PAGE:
The Mesa Arts Center, owned and operated by the City of Mesa, is a unique, architecturally stunning, international award winning facility located in the heart of downtown Mesa. Arizona's largest arts center is home to four theaters, five art galleries, and 14 art studios. Guests, patrons, and students come to Mesa Arts Center to enjoy the finest live entertainment and performances, world-class visual art exhibitions, and outstanding arts education classes.
We’re ‘Recreational Shopping!’ 1600 shopping spaces. More than a mile of great small businesses and shops (under one roof!) you won’t find in any other mall in Arizona. Breakfast, Lunch, Snacks! Free live entertainment, FREE admission, & FREE parking.
Enjoy the Chandler Fashion Center Shopping & Dining Experience! Chandler Fashion Center is a vibrant and family-friendly shopping destination. Comprised of more than 180 shops and restaurants, this indoor/outdoor mall is anchored by Dillard’s, Macy’s, Nordstrom and Sears. Chandler Fashion Center boasts a plethora of upscale shopping favourites including the Apple Store, Coach, Michael Kors, Sephora, LEGO, Microsoft and H & M to name a few. Plan your day and enjoy an extensive selection of restaurants and eateries including The Cheesecake Factory, California Pizza Kitchen, BJ’s Restaurant & Brewery, the Old Spaghetti Factory and more in addition to a dynamic food court. Additional amenities include a 20 screen Harkins theater, community room, valet parking, tour group services and the new outdoor lawn, a great outdoor event space featuring a splash pad by day and a dynamic mixture of water and light by night.
The Chandler Museum campus features both locally produced and nationally travelling exhibits exploring culture, history, and art; the East Valley History Center for researchers; educational programming in the new classroom; and more. Reopened in December 2018, the new museum boasts a new 10,000 square foot facility adjacent to the historic McCullough-Price House. The modern building is the centrepiece of the new museum campus and it was designed to complement the historic house, preserving and honouring the past while representing our progress as a community with a bright future. Visitors to the Chandler Museum also can see Infinite Shade. This sculpture, by artist Jeff Zischke, functions as a shade structure for the museum’s outdoor courtyard during the day and at night it is bathed in multicoloured light. Chandler Museum is an interdisciplinary learning environment where the community comes together to share its stories, preserve its cultural heritage and experience Chandler as a people and place. The vision of the Museum is to be the community’s principal resource to explore its people’s history, culture, and their place in the rapidly changing world of today.
The Arizona Railway Museum features restored train cars from different time periods in our country’s rail history. The main building is a re-creation of the original Chandler depot, and showcases original rail company china and glass, rail cars, movie set rail cars and many others reside at this museum, and can be explored at your leisure.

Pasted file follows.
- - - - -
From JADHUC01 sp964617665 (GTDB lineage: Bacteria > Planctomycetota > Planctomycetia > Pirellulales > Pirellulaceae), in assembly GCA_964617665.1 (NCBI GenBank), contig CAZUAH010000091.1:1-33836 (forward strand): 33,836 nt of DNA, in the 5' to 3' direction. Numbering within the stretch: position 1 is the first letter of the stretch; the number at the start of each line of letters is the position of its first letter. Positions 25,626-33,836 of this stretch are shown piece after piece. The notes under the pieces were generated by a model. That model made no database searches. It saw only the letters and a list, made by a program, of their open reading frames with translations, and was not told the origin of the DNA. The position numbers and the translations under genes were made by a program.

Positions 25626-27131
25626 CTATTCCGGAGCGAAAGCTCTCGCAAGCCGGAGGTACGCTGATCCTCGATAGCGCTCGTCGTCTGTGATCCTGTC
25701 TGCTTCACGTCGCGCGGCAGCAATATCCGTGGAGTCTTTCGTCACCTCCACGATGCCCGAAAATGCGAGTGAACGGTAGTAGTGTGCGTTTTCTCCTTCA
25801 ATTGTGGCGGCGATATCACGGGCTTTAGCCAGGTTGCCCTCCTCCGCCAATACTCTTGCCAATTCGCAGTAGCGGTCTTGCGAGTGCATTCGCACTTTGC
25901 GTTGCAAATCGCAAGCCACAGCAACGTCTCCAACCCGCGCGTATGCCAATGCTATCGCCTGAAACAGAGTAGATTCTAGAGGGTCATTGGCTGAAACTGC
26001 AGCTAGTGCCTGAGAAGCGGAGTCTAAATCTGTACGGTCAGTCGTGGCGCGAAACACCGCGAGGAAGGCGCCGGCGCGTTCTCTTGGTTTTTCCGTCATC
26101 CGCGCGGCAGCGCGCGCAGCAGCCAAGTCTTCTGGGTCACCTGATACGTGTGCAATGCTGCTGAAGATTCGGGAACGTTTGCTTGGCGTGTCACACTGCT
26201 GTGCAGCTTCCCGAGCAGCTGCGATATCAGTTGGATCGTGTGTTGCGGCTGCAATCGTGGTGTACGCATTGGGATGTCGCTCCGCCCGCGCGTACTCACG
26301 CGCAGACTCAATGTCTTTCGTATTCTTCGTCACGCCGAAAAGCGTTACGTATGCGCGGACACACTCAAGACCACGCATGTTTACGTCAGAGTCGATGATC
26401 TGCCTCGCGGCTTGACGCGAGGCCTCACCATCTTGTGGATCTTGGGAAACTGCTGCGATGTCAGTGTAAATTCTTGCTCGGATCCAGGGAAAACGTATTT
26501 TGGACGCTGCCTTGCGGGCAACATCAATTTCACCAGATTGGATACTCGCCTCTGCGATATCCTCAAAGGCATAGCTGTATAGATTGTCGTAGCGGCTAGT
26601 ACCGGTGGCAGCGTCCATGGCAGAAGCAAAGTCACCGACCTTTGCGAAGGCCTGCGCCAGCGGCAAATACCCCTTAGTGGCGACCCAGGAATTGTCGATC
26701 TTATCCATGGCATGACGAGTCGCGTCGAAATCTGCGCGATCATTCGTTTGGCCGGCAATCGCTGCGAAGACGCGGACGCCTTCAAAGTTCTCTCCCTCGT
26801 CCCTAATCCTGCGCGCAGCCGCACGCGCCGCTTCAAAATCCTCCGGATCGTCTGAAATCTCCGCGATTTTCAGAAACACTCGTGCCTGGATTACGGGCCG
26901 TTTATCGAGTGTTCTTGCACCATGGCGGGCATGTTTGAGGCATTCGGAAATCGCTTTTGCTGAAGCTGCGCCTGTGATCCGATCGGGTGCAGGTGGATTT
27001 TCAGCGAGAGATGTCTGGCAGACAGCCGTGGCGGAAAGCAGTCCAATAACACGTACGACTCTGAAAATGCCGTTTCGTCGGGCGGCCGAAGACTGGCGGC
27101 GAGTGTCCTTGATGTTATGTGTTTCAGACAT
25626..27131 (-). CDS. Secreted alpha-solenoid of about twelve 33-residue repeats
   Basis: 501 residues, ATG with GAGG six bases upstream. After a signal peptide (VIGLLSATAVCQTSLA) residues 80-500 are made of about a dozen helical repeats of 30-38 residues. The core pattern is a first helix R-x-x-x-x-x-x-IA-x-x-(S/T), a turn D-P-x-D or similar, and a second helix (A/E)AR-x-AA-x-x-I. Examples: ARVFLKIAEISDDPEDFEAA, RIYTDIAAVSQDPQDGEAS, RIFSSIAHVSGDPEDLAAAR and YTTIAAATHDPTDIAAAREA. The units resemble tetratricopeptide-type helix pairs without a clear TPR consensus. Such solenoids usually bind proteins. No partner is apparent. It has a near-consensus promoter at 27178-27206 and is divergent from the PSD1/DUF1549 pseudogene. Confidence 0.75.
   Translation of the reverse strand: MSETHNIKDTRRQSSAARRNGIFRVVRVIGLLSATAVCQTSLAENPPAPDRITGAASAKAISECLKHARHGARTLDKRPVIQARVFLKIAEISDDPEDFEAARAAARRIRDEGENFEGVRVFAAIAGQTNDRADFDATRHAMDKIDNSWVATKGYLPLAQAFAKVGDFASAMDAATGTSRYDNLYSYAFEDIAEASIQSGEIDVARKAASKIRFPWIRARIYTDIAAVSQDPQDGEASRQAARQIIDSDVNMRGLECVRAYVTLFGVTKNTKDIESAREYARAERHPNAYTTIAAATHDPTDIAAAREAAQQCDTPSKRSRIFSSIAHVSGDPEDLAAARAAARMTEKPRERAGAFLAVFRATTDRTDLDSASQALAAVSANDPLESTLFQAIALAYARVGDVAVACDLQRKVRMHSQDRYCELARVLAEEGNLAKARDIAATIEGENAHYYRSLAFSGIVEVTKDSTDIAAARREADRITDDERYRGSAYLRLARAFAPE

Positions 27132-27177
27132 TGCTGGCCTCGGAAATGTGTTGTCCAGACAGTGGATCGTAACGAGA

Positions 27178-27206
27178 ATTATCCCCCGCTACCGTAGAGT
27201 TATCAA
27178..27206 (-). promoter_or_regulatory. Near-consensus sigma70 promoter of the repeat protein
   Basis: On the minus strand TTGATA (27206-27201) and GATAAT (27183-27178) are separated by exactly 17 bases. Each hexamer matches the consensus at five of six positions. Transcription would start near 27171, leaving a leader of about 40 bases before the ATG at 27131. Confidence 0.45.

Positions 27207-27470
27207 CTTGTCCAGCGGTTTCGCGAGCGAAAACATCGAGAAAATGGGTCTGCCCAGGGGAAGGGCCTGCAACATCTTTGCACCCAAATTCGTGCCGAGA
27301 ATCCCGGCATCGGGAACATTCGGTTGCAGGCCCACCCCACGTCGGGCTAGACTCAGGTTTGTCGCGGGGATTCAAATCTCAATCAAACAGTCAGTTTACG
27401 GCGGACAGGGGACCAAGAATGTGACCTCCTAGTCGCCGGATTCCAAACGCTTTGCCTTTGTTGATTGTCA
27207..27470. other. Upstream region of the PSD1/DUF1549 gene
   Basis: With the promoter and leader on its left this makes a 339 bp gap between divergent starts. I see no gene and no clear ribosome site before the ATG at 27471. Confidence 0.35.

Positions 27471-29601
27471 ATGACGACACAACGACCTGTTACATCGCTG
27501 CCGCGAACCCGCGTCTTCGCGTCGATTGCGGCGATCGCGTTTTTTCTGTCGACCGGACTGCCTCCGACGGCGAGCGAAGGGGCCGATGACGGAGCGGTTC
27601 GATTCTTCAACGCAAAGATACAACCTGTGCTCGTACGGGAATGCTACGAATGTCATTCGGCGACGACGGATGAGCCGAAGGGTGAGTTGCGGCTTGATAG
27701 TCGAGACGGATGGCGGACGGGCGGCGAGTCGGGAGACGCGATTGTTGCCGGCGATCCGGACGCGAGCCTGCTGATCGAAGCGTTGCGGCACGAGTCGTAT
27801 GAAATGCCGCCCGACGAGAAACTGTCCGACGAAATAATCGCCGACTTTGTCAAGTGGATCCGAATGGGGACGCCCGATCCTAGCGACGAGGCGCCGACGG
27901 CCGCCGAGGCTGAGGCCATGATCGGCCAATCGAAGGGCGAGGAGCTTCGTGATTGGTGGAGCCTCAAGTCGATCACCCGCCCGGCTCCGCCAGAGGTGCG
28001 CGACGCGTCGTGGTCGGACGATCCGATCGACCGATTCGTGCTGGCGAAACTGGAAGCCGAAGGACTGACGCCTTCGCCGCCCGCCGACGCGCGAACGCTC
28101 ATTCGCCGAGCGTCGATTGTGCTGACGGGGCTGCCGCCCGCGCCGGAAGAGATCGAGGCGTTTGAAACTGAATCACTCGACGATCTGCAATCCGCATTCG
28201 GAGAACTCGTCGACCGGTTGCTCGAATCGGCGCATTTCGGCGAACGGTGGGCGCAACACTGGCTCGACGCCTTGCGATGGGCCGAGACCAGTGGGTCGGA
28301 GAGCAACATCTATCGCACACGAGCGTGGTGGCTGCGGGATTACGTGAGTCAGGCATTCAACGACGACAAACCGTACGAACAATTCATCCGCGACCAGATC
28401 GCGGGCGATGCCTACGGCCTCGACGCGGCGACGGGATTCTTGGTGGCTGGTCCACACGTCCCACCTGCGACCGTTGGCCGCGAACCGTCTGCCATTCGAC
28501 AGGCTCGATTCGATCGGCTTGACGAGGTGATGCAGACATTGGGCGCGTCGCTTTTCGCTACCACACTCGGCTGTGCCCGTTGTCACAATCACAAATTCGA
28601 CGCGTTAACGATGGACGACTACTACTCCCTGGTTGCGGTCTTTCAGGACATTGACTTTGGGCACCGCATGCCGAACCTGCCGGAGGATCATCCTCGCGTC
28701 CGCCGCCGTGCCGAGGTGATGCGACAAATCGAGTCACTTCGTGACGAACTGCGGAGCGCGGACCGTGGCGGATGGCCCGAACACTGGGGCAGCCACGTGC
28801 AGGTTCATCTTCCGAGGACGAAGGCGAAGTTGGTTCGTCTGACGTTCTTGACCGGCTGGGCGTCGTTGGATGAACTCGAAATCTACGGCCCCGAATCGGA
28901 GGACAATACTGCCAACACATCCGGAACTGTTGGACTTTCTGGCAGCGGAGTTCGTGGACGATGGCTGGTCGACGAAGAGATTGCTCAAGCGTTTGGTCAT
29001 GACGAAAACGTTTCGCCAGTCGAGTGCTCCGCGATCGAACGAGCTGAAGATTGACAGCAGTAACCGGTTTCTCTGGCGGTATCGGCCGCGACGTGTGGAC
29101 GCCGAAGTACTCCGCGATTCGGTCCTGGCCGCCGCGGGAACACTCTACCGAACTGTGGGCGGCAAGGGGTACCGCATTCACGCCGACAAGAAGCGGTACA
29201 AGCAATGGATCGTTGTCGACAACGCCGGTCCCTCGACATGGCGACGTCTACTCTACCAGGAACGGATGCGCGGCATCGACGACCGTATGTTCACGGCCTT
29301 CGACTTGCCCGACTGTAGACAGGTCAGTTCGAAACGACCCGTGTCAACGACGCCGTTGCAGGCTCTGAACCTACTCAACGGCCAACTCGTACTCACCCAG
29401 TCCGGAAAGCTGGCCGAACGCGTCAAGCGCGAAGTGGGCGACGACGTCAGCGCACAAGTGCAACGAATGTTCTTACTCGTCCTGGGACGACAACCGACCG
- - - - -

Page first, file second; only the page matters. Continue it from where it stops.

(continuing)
Chandler unveiled another dynamic, mixed-use facility in April 2008 with the Veterans Oasis Park and Environmental Education Center located in the northeast corner of the city at the intersection of Lindsay and Chandler Heights Roads. The center includes four classrooms for wildlife preservation and environmental awareness, exhibit areas, outdoor amphitheatre, nature store and an urban fishing lake, all surrounded by more than four miles of trails. A primary purpose of the facility is to recharge reclaimed water into the ground for later use. The staff works with local schools to develop nature-oriented activities that complement their curriculum. Programs offered for residents and visitors cover topics such as birdwatching, green living, gardening, water conservation, nature photography, orienteering, alternative energy and stargazing. Entrance to the Environmental Education Center is free and visitors are welcome to view the exhibits and walk the trails around the urban fishing lake.
Chandler's Bear Creek Golf Complex is a 36-hole inland links golf facility consisting of both a championship course and an executive course. Both golf courses and practice area at Bear Creek Golf Complex were created by the Nicklaus Design Group and architect Bill O'Leary.
Located on Tucson's north side, the rugged Santa Catalina Mountains in Coronado National Forest are Tucson's most prominent range with the highest average elevation. The highest point is Mt. Lemmon at 9,147 feet, noted as the southernmost ski destination in the United States. A trip from the Tucson valley to Mt. Lemmon takes you from 2,000 to about 9,000 feet, with scenery that resembles a trip from the Mexican to the Canadian border.
Focused on the preservation of the Sonoran Desert, The Arizona-Sonora Desert Museum will turn your idea of a museum inside out. Guests will experience a quintessential Sonoran Desert experience which includes: an unforgettable fusion zoo, botanical garden, natural history museum, aquarium and art gallery.